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You are here:   animal list > Alpheus strenuus




Alpheus strenuus Dana, 1852

Snowflake snapping shrimp

James Stewart Dobson (2011)



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Global Distribution

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Brief Summary

Alpheus strenuus, also known as the snowflake snapping shrimp, is indigenous to the west Pacific and Indian ocean with a wide distribution from the Red Sea to Australia and French Polynesia (Banner & Banner, 1982).  These shrimp occupy burrows and tunnels under boulders and coral rubble in sandy areas (Banner & Banner, 1982). Their signature major chelae or snapping claw produces a sound that is so loud it fills the ocean of coastal areas with constant background noise (Versluis et al, 2000). When contracted with force a snap is created by a high velocity water jet creating a cavitation bubble which then collapses (Versluis et al, 2000). This sonic weapon is used to stun prey and deter predators (Banner & Banner, 1982).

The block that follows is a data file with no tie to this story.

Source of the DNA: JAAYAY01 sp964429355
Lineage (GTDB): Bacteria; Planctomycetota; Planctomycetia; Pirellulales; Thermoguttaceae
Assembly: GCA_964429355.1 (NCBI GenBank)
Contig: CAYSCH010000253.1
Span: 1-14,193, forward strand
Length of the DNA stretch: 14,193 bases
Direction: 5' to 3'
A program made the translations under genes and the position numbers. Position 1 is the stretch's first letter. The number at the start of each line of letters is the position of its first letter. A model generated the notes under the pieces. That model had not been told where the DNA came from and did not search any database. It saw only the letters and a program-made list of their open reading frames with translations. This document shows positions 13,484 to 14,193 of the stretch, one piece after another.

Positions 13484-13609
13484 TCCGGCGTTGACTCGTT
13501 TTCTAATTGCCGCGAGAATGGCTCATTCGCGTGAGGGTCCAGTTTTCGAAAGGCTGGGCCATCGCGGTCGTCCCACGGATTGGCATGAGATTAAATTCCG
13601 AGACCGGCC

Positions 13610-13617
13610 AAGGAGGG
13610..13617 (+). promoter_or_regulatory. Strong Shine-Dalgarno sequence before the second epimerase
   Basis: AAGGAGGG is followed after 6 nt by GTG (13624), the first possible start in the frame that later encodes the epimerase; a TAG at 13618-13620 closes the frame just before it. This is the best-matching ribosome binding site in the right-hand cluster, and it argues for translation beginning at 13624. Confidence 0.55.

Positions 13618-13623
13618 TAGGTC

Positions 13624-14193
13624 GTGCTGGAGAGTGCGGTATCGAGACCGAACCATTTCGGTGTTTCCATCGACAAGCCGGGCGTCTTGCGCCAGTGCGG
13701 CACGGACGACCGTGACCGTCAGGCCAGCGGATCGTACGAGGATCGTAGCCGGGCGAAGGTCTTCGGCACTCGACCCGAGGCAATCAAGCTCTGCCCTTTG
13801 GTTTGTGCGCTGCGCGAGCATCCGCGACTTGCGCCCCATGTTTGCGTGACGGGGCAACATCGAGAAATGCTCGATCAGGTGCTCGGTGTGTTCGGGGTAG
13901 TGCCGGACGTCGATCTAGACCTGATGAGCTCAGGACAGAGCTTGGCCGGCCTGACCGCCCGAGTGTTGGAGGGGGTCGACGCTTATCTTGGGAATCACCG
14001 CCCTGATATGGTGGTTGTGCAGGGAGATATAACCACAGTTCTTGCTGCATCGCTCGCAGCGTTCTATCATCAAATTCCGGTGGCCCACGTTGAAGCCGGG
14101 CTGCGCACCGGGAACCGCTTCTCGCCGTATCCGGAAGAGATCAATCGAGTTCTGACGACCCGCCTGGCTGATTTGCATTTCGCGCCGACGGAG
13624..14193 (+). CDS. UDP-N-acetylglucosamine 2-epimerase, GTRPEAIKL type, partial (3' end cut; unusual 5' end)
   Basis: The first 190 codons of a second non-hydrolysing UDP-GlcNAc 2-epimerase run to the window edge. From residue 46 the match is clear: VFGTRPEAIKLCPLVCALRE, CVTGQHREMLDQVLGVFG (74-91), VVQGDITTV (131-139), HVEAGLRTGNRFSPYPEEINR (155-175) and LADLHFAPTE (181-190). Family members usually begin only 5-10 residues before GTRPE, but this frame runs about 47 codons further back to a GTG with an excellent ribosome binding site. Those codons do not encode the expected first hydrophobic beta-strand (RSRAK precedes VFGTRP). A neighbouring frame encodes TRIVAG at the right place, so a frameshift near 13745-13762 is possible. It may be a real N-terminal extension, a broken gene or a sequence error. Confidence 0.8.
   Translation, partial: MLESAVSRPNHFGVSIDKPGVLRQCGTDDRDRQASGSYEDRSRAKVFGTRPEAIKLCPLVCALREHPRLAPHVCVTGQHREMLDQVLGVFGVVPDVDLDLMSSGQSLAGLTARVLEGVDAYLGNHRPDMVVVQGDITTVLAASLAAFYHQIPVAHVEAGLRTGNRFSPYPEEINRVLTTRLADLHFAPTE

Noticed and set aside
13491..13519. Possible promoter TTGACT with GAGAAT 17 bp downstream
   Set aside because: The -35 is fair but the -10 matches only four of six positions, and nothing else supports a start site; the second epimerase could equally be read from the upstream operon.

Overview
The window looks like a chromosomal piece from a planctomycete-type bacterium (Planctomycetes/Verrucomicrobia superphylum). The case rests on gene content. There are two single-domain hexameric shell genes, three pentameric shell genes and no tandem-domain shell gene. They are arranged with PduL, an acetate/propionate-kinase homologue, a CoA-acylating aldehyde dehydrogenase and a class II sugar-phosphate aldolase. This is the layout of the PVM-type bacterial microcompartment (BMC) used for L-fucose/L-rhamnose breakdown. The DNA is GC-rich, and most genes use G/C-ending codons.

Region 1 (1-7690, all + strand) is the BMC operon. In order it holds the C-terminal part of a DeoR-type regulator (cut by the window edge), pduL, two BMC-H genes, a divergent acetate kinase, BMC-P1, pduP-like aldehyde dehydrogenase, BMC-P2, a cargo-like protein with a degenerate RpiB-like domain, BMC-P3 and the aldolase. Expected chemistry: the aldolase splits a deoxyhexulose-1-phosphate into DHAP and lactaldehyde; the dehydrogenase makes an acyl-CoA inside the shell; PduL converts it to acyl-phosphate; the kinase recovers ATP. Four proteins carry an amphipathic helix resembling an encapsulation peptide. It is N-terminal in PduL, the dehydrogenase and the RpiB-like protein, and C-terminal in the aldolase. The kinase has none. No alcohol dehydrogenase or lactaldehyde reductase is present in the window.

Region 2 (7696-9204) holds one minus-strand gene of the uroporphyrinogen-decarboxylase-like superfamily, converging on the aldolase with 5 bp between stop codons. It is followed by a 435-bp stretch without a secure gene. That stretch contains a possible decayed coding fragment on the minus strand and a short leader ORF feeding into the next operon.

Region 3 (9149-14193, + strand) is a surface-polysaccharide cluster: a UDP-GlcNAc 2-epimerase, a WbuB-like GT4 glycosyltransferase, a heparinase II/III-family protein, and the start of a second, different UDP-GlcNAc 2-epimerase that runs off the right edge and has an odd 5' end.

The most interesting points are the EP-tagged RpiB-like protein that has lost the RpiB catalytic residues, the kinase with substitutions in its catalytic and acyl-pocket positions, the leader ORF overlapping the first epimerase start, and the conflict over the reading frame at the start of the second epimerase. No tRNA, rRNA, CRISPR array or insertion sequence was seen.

The species A. strenuus was first described by Dana (1852) in Tonga and has since been divided into two subspecies: A.s. strenuus and A.s. cremnus due to slight morphological differences in orbital grooves located dorsally on the carapace (Banner & Banner, 1983).  In A.s. strenuus these grooves are shallow and more rounded while in A.s. cremnus they are deeper, extended and broader (Banner & Banner, 1982). There are also different habitats associated with the two subspecies: A.s. strenuus is found on coral reefs in sandy areas where boulders and rubble is available while A.s. cremnus is found in muddy estuarine areas and has a distribution limited to the Australian East and West coasts (Banner & Banner, 1982).

Alpheus strenuus strenuus